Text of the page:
What browsers and operating systems are your website visitors using?

We have an endless succession of helpful support contacts at Google, but with every new one I have to explain that our clients aren’t like most of the companies they appear to deal with. No, it’s nowhere near true that mobile traffic represents half of all our clients’ website visitors. Yes, I have checked, thanks. They still don’t seem to believe me, but then again, they’re equally dubious when I suggest that most of our clients don’t have online stores either. Sigh.

One of our clients recently asked us to look into the trends in what technology site visitors are using, prior to the client specifying a completely new website. This was a very sensible thing to be considering at an early stage. I know they won’t mind me sharing the results with you. The company is in the scientific and technical sector, and gets visitors from all over the world, and their data comes from Google Analytics.

Firstly, the overall desktop and mobile traffic numbers:

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I’d say that the mean proportion of mobile usage nowadays for scientific and engineering companies is probably a bit higher than this, but our client’s figure of 12% mobile is closer to the median.

Next, the browsers they use:

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Google’s Chrome browser took over the number one spot from previous favourites Internet Explorer and Firefox a few years ago, and is now cementing its lead (although it has nothing like the market share which Internet Explorer once had).

What about operating systems?

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As you might expect, Windows dominates, with the only real trend being an increase in Android, which is the operating system for most non-Apple smartphones and tablets. We can break the Windows traffic down into different versions:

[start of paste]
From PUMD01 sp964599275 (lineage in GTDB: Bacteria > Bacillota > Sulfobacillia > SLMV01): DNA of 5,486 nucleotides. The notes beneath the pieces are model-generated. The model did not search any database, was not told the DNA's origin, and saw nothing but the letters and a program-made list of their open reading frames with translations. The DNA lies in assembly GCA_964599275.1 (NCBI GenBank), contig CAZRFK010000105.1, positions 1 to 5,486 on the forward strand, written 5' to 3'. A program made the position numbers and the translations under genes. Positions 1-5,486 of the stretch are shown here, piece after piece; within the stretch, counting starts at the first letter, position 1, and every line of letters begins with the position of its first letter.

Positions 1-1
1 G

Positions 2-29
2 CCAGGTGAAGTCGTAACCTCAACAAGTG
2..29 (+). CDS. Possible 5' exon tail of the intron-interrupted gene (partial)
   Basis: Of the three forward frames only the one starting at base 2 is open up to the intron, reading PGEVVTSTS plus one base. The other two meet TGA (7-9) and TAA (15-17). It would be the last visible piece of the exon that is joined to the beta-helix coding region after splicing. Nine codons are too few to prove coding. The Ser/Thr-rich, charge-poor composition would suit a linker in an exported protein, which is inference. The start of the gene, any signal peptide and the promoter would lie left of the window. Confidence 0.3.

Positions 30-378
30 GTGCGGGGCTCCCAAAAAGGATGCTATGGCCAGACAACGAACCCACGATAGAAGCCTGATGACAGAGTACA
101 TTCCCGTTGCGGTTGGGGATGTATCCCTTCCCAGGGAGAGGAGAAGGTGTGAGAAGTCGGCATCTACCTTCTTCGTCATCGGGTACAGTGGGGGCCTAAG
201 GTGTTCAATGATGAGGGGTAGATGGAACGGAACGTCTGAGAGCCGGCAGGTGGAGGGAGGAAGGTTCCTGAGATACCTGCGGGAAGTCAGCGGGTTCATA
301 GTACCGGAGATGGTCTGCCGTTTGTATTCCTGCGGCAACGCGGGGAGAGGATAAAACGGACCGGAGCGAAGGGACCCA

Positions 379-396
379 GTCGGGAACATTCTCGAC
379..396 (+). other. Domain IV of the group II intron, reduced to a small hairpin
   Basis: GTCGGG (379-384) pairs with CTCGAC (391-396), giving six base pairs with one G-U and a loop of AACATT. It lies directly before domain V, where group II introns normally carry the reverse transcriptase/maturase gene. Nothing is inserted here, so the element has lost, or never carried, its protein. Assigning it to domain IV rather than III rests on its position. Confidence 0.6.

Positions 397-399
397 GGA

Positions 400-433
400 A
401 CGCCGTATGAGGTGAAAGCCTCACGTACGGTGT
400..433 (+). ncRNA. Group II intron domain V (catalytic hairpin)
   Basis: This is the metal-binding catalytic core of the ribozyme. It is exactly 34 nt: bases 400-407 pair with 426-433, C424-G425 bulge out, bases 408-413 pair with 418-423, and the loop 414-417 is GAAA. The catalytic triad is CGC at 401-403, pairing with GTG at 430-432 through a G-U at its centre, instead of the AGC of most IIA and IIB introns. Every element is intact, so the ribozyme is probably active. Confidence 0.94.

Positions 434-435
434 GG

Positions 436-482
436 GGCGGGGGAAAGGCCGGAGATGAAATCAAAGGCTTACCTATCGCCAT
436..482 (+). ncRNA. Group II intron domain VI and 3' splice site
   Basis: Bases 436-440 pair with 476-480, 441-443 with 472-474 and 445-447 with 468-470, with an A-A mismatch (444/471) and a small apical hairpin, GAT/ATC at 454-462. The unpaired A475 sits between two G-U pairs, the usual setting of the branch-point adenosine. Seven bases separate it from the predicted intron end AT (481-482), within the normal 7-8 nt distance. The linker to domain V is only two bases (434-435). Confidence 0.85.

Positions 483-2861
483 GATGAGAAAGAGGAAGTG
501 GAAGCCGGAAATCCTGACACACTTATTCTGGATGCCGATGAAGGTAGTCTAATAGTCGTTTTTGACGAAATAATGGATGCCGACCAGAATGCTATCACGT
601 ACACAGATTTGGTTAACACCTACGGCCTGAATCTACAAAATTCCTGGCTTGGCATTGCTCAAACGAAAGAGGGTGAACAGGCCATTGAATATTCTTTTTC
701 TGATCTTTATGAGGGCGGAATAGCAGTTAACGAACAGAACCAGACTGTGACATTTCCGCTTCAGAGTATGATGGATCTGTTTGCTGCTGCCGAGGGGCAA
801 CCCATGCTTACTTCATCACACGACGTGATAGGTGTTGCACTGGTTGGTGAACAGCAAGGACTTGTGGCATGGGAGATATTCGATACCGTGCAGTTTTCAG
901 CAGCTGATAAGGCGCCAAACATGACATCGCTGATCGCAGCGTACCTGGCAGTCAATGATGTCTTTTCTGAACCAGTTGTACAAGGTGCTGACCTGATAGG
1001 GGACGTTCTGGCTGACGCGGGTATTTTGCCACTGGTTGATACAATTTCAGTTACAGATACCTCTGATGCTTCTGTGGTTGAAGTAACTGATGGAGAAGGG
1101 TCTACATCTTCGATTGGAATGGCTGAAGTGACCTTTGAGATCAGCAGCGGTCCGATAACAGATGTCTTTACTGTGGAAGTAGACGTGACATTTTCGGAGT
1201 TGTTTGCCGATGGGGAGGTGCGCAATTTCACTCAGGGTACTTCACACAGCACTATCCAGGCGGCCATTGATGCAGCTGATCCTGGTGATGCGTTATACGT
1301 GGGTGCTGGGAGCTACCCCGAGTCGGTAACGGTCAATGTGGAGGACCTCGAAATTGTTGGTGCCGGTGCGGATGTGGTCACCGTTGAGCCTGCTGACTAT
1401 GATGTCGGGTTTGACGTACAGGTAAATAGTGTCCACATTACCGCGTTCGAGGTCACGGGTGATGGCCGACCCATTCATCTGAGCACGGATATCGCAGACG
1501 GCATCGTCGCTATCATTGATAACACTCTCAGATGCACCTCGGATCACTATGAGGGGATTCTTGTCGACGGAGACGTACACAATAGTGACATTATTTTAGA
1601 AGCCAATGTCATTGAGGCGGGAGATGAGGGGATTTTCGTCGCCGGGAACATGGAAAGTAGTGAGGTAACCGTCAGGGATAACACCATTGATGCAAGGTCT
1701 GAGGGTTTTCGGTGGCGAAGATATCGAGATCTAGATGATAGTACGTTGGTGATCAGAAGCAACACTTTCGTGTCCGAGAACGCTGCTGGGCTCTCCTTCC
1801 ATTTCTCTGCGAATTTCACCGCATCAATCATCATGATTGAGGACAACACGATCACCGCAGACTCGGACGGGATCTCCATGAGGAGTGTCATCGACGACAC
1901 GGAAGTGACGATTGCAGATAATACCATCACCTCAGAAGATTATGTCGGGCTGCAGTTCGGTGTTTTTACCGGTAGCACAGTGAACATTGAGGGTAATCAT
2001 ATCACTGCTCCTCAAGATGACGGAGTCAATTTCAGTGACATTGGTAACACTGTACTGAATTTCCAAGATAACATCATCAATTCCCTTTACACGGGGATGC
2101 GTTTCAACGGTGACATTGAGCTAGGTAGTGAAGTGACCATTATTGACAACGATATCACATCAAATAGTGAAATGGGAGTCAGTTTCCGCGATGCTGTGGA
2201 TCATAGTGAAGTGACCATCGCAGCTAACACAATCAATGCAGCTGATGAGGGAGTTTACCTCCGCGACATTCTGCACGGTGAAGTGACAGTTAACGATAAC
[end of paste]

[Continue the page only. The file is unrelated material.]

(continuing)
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Quite surprising to see the inertia of old versions of Windows, particularly as (or perhaps because of) such a high proportion of visitors being from business environments. This might be an issue which designers should consider, as older versions of Windows may not be able to handle some of the technology found on modern websites – what happens if they can’t?

Next, we need to look at the browser/operating system combinations:

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Your website needs to be tested on all the combinations which score more than just a couple of percentage points. In addition, with some browsers, particularly Internet Explorer, it’s sensible to test on different versions:

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Here we can at least confirm the death of Internet Explorer 6, which famously required many websites to employ serious code hacks to make them display properly. The legacy code can still be found all over the web.

Finally, a quick look at screen resolutions:

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The ‘1366’ one is a standard laptop resolution. Larger resolutions are steadily growing, as you might expect, but there are still many visits on screens of 1280 pixels or less, technology which has been around in PCs forever (although intriguingly 1280 is making a comeback in mobile devices).

Hope that’s useful!

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